There are a number of useful elements in this book: Cunningham supplies lucid synopses of the anatomical works he discusses and rightly emphasizes the religious resonances of the Renaissance anatomical project. His chapter on Vesalius, including a suggestive reading of elements of the Fabrica's titlepage, is effective and well presented. Nonetheless, his overall argument fails to live up to its ambitious claims. The aspects of it that are convincing (religious motivations for the study of anatomy, anatomy as a branch of natural philosophy as well as medicine, the Hellenism of the sixteenth-century Italian anatomists) are in general not new, and the aspects of it that are new (the procrustean correspondences between particular anatomical writers, particular Greek authorities, and particular strands of Reformation and Counter-Reformation religiosity) are in general not convincing. Unaccountably, Cunningham does not appear to be familiar with any of the recent historiography on either sixteenth-century anatomy or Renaissance Italy: there is virtually no evidence of reading in either field after about 1970, including Andrea Carlino's important book on the topic. As a result, much of his general historical material is outdated, and he spends considerable time recapitulating points already made by others - compare his account of Vesalius's novelty to Carlino's - interspersed with spirited critiques of positions that no serious historian has held for twenty years.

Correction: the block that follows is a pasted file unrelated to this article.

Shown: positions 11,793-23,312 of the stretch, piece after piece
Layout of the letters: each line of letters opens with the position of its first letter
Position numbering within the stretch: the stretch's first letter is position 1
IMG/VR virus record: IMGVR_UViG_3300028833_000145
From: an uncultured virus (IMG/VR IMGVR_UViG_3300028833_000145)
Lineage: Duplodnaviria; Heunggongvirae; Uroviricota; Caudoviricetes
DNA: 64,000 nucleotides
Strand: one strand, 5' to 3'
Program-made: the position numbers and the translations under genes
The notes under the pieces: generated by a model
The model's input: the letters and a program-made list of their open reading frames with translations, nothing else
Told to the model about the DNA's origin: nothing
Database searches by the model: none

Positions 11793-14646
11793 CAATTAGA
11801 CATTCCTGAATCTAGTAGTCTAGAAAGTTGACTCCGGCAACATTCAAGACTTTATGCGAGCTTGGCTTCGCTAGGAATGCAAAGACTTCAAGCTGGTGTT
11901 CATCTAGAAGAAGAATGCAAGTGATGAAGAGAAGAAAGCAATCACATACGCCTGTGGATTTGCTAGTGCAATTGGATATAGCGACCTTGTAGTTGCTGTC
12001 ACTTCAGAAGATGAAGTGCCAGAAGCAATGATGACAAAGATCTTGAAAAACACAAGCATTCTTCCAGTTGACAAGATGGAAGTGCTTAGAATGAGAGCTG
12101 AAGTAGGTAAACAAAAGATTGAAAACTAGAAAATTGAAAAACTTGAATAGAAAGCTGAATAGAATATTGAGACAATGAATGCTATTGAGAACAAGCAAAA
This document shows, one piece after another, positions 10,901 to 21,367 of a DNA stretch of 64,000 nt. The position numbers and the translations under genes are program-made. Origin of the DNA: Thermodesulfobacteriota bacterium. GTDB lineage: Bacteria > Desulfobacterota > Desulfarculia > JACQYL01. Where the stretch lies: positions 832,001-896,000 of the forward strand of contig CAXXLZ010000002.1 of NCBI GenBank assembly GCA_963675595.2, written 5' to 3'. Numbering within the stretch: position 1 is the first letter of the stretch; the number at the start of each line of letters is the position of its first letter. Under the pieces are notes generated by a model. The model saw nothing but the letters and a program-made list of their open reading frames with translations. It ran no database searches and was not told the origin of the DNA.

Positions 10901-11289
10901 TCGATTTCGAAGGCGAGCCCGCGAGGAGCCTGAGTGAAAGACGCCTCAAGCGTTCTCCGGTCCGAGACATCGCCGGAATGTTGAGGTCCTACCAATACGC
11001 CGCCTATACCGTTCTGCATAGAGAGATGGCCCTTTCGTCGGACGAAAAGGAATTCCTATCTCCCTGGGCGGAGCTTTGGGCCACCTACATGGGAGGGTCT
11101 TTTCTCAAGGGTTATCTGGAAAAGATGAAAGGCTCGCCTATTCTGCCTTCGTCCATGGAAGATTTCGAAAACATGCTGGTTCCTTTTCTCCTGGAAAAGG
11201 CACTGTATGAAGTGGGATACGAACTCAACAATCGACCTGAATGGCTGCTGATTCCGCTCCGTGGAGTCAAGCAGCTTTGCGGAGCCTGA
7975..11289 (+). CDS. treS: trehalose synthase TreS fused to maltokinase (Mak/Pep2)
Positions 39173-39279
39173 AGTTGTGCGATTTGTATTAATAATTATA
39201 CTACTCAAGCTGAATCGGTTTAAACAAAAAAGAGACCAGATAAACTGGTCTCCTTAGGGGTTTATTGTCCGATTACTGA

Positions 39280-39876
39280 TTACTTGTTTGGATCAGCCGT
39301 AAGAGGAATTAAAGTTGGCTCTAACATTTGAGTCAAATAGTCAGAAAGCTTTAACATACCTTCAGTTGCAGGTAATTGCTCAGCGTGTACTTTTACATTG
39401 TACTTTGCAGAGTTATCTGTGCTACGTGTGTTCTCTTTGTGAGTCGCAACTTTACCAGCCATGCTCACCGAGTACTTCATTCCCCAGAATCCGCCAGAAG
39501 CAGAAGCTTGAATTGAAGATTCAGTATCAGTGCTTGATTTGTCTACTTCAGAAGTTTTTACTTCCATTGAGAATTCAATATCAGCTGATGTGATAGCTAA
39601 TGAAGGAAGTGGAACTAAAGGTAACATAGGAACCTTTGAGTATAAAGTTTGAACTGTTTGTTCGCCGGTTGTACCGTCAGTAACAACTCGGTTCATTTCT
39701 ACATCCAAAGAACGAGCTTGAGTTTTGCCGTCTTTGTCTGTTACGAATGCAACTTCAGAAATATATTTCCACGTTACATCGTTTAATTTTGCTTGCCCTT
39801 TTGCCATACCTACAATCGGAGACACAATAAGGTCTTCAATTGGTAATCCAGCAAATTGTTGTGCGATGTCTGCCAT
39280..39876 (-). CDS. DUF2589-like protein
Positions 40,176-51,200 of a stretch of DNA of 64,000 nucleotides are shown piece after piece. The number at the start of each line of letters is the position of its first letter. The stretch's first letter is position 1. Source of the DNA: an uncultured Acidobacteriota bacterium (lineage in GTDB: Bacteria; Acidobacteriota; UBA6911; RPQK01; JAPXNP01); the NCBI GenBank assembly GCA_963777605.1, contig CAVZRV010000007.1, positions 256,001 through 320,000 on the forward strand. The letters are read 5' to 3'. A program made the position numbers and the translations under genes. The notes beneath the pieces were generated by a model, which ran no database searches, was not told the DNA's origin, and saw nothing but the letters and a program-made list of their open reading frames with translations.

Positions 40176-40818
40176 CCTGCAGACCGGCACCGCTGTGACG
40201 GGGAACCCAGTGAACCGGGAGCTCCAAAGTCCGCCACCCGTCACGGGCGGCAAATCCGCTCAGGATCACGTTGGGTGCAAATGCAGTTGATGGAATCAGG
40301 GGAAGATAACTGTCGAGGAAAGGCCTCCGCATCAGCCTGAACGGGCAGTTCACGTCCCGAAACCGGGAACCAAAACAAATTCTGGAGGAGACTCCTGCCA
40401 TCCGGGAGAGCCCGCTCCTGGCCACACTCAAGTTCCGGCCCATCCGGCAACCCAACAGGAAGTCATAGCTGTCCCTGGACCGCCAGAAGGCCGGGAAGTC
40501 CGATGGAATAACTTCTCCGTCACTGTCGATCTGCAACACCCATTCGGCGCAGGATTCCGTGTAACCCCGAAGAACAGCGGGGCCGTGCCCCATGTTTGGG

Siraisi, on the other hand, has produced a wide-ranging and thoroughly up-to-date reading of Cardano's medical writing, organized topically around such themes as theory and practice, tradition and innovation, wonders, and narrative. Like Cunningham, she embeds her texts in their broader cultural context, but in her treatment, this context emerges as an intellectual and social world depicted with great nuance and precision: the tricky relationships between patient and practitioner in the hothouse marketplace of Italian cities, for example, the ways of integrating new material into a university curriculum that had not changed significantly since the fourteenth century, the complex interactions between textual authority and personal experience. Cardano is presented not as the emblem of a single ancient tradition (despite his Hippocratism) or a single religious moment; he appears rather as a writer who in was in some respects typical of more general trends in sixteenth-century Italian medicine (including its Hippocratism, its growing attention to particulars and unusual cases, its interest in occult causation) and in some respects idiosyncratic, as in his ongoing project of self-construction through periodic interpretations and reinterpretations of his horoscope and dreams.